There is little that is new or unexpected in the documents released by the US on October 18, 2015. However, the following points are worth noting:
  • Until Implementation Day, non-US persons could be penalized by the US government for entering into certain types of contracts with Iran, its government or sanctioned Iranian persons. The OFAC FAQ guidance indicates that this could include contacts “that are contingent on the implementation of sanctions relief under the JCPOA”, meaning contracts that will not be performed until applicable sanctions are lifted.
  • If US sanctions relief occurs next year, many entities owned or controlled by the Iranian government will be removed from the primary US sanctions list (the list of Specially Designated Nationals, or “SDN List”). However, all Iranian government entities will remain “blocked”, and OFAC officials have publicly stated that those removed from the SDN List likely will be included in a special new list of blocked entities.
  • Many of these Iranian government entities play an important role in the Iranian economy, so it will be important to know whether they can be involved in transactions carried out pursuant to any JCPOA sanctions relief that is implemented next year. The new State Department guidance suggests that these entities could be involved in transactions that are authorized pursuant to the JCPOA, including any export from the US of commercial passenger aircraft or related equipment and services that is specifically licensed by OFAC.
  • On the other hand, it appears from the State Department guidance that the US secondary sanctions to be suspended on Implementation Day will remain in effect for transactions involving entities or individuals that remain on the SDN List. This could complicate US sanctions compliance for non-US persons after the JCPOA is implemented. It is possible non-US persons with no ties or connections to the United States could still be penalized under US secondary sanctions for engaging in certain activities relating to Iran, such as support for the Iranian oil and gas, shipping or shipbuilding sectors, or for providing insurance or reinsurance related to those activities, if any person on the shortened SDN List is involved.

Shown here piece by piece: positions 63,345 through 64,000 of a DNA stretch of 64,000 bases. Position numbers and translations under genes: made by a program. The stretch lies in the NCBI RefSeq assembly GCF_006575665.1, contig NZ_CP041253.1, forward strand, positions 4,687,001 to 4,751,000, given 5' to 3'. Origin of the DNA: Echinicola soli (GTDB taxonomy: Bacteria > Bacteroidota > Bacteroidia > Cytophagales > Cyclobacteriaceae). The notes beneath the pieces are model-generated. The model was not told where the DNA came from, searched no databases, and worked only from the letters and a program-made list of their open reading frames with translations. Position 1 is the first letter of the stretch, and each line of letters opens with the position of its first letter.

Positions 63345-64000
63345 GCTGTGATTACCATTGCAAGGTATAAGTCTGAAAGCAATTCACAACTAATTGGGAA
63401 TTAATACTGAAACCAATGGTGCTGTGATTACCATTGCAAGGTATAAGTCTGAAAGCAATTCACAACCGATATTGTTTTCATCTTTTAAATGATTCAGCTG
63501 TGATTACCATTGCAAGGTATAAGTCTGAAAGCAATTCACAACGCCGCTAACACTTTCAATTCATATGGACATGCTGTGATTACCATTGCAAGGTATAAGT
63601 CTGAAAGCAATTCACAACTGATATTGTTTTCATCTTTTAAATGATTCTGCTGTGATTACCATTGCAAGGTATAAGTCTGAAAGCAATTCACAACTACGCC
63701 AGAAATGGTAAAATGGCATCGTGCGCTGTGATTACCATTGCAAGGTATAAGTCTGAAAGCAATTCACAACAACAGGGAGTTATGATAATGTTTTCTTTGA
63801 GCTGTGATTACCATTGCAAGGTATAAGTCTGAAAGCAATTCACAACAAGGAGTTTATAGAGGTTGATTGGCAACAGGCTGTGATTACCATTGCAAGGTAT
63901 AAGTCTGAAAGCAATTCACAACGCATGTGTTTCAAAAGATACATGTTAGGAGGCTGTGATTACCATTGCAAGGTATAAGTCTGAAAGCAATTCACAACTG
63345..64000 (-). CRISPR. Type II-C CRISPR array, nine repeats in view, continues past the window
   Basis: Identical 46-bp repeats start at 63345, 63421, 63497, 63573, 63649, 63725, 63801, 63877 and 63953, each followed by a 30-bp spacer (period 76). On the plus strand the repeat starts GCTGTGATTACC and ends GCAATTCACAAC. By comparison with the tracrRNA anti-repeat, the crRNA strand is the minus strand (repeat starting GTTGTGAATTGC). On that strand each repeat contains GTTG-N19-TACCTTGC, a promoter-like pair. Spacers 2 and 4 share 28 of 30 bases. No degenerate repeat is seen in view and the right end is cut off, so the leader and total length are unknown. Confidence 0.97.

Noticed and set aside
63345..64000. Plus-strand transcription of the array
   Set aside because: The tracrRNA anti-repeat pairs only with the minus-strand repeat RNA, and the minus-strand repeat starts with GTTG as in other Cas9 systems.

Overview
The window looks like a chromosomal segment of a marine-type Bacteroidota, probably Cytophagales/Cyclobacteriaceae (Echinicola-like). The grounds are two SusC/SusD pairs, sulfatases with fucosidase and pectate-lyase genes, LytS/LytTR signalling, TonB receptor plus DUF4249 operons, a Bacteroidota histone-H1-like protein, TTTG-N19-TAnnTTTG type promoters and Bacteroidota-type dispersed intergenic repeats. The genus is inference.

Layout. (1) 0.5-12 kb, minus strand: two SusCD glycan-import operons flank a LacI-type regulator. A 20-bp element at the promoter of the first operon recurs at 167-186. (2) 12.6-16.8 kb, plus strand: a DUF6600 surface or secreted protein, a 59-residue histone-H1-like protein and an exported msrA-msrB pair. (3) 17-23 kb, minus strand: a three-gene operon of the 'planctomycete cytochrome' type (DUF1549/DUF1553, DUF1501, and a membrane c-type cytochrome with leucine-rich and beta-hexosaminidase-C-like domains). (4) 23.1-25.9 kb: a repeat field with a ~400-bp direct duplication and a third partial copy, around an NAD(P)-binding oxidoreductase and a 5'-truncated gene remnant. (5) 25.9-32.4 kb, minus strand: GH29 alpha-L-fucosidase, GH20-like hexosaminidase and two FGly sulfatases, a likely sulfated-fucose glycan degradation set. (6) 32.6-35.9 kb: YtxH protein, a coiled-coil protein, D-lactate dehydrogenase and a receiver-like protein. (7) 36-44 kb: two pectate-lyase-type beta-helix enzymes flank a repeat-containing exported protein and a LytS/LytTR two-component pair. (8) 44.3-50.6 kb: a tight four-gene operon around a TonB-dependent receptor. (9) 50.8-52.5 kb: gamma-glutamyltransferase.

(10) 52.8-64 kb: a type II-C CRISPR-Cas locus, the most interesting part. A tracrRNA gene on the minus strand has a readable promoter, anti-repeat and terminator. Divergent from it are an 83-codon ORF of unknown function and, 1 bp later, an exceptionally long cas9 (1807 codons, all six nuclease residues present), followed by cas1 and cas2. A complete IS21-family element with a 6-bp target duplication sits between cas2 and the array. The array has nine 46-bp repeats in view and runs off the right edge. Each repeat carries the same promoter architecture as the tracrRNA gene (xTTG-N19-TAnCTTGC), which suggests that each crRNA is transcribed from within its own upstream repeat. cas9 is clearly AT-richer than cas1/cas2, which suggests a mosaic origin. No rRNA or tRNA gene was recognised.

• The Joint Commission called for under the JCPOA, consisting of high-level representatives of the US, EU, Iran and the five other countries party to the JCPOA, has been formed and will have its first meetings this week. The commission may soon begin hearing complaints from both sides that actions are falling short of commitments, for example by Iran regarding the anticipated US sanctions relief, and by the other parties regarding Iranian action to dismantle its nuclear program and other Iranian actions. The US will be represented on the Joint Commission by, among others, Ambassador Stephen Mull, who heads up a new State Department office for JCPOA implementation.

OFAC has reiterated on numerous occasions that it intends to publish on its website detailed guidance on the implementation of US sanctions relief under the JCPOA. We expect this to be posted several weeks before Implementation Day occurs next year.

We will continue to monitor the sanctions relief under the JCPOA and will issue further updates when significant developments occur.

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October 13, 2015 

Brian Nilsson is now Serving as Deputy Assistant Secretary of State for Defense Trade Controls

Effective today, October 13, 2015, Brian Nilsson will serve as the Deputy Assistant Secretary of State for Defense Trade Controls and will manage the Directorate of Defense Trade Controls (DDTC) in the State Department's Political-Military Affairs.

Mr. Nilsson has extensive experience with U.S. export control matters, having served for the past seven years on the White House National Security Council (NSC) as the Director of Nonproliferation and Export Controls, chairing the White House Export Control Reform Task Force. 

Prior to joining the NSC Mr. Nilsson held many positions at the Commerce Department’s Bureau of Industry and Security (BIS), including Deputy Director of the Foreign Policy Controls Division, Acting Director of the Office of Strategic Trade and Foreign Policy Controls, Senior Advisor to the Assistant Secretary of Commerce for Export Administration, acting Deputy Assistant Secretary on behalf of the Assistant Secretary and Chairman of the Operating Committee (OC) for Export Policy.

Anthony Dearth, who has been serving as the Acting DAS for the past three and half months, will return to his duties as Director of the Office of Defense Trade Controls Licensing.

September 21, 2015 

US Issues Regulations Further Easing US Sanctions on Cuba but Significant Restrictions and Compliance Challenges Remain